Critical theory, adult learning and a 'xenophobia': a critical perspective on Umoja wa Afrika's human rights peer education programme
Mati, Shepherd Ayanda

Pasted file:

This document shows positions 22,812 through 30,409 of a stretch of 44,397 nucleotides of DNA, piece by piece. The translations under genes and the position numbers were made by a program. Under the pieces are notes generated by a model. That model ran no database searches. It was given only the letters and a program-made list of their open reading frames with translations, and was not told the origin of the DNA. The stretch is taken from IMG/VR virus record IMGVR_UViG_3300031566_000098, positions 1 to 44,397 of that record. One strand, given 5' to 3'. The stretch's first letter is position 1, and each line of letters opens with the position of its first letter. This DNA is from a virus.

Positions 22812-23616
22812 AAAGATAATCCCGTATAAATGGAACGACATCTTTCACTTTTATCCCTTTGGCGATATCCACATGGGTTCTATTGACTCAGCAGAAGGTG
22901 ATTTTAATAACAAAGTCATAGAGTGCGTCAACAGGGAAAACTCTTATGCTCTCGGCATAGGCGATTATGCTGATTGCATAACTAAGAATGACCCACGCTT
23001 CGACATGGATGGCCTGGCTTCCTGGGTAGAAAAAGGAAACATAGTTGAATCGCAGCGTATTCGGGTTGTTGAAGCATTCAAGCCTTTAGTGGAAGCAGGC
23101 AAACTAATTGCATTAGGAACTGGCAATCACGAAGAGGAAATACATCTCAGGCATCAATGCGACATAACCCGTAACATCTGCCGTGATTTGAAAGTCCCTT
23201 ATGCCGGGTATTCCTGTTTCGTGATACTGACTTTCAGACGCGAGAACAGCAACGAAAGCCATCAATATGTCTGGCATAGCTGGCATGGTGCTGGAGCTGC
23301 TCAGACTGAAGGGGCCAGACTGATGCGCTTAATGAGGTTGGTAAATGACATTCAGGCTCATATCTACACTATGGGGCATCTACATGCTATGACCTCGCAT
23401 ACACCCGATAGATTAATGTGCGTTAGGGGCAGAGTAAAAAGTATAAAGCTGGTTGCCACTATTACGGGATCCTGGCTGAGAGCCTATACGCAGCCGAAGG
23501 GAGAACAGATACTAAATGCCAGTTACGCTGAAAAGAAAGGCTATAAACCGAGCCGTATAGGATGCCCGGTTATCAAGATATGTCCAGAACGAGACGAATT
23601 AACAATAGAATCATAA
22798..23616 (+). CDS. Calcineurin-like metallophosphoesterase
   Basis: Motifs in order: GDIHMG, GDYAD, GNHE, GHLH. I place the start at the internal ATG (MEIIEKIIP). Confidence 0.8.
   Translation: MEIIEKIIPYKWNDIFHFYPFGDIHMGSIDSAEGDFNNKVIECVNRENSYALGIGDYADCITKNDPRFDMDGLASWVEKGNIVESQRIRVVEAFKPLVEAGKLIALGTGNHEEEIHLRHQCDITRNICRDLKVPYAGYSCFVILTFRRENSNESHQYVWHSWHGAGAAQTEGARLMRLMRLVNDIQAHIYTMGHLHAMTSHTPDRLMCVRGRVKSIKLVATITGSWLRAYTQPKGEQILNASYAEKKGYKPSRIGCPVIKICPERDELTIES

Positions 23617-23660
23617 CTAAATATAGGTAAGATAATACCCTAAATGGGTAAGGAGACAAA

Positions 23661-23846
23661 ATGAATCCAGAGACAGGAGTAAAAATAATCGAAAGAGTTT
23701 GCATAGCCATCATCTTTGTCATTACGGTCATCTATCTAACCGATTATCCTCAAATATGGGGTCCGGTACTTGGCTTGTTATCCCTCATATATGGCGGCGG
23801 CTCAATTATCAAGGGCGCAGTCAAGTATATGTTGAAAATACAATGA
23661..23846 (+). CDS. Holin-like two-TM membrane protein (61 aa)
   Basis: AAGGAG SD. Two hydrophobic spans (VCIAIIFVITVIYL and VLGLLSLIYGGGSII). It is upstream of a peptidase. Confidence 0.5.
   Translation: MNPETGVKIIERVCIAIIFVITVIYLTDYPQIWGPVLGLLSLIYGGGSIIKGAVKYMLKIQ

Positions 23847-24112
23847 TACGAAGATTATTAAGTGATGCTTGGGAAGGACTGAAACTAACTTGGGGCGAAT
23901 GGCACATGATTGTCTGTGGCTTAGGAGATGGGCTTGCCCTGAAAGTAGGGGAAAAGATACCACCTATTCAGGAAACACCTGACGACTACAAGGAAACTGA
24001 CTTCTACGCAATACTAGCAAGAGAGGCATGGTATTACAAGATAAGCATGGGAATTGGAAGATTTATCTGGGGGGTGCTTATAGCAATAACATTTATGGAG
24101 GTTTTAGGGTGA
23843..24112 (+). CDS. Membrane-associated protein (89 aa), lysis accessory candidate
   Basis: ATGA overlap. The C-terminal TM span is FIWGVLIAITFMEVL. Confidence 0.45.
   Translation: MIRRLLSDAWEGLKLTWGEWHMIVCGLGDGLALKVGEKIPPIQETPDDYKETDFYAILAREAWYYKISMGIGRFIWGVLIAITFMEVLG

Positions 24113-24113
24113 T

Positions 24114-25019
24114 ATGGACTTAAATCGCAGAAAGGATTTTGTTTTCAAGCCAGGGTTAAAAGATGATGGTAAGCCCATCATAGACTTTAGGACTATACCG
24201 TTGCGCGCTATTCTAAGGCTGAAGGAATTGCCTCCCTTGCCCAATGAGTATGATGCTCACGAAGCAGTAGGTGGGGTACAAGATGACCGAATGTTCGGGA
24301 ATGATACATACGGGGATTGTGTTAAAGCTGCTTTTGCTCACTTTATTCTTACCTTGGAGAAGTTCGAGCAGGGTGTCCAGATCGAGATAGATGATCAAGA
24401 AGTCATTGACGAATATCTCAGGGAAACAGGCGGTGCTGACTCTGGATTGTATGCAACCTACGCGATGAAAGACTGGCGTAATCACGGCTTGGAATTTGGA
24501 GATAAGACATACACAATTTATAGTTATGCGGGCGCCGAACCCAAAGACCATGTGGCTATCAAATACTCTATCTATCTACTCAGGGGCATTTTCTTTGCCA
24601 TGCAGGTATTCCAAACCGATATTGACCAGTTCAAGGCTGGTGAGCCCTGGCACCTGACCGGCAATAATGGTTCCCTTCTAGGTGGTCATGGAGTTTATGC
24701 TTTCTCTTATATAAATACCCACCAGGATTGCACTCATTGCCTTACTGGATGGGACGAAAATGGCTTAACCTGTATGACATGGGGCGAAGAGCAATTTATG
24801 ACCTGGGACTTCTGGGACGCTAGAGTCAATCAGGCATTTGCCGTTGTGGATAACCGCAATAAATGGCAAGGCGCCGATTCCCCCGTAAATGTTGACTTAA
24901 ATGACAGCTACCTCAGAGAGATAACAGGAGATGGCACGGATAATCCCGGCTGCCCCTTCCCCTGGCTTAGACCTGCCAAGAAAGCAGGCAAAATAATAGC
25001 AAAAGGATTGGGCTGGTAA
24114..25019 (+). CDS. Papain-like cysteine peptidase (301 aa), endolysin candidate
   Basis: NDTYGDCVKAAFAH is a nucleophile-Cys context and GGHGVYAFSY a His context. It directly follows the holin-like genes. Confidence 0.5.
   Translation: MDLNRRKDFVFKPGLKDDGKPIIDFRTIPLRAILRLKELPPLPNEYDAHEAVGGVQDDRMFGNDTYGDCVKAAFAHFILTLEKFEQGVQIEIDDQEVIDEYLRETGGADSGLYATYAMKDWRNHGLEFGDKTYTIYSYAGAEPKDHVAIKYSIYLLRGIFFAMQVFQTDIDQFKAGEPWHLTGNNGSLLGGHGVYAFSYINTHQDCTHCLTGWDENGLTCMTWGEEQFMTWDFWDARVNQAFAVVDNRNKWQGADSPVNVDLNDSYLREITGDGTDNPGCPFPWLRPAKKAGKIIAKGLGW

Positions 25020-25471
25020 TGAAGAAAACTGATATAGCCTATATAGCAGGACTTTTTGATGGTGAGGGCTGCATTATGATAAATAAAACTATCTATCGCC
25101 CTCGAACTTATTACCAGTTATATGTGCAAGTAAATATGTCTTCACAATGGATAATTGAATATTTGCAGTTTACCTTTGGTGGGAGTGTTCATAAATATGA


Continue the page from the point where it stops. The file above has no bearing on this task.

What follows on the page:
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The impact of global migration on local contexts has spawned new issues and a range of social responses. These include the emergence of ‘xenophobia’ in the terrain of discrimination and the subsequent development of popular educational responses to this. As part of popular educational responses, adult education programmes have assumed an important role in changing people’s attitudes. This long research paper presents a critical analysis of how a human rights and counter-xenophobia peer educators’ programme enables young adults to develop a critical consciousness about human rights and ‘xenophobia’. The research focused on learning materials, course content, training methodology and processes of a three-day human rights and counter- xenophobia workshop held by Umoja wa Afrika, a local non-governmental organization, in March/April 2007 at Goedgedacht, just outside Cape Town. The research was based on qualitative methodology which included an exploration of relevant literature, interviews with participants and facilitators, as well as the researcher’s critical reflections. The research was located within a critical theory framework in the field of adult learning, and drew from the work of Paulo Freire (1970) and Stephen Brookfield(2005). The key finding of the study is that the experience of the workshop enabled participants to develop a critical awareness - but not necessarily a critical understanding of human rights and ‘xenophobia’. The participants identified specific factors that contributed to such awareness. These included the diverse composition of participants, the ‘accompanying’ facilitation style, and the interactive training methodology. This study makes a contribution to understanding human rights peer education in the South African context and the extent to which such provision could enable participants to develop a critical understanding of human rights and xenophobia. This study is an attempt to make an original contribution in this area. As such it adds to literature in applied critical methodology.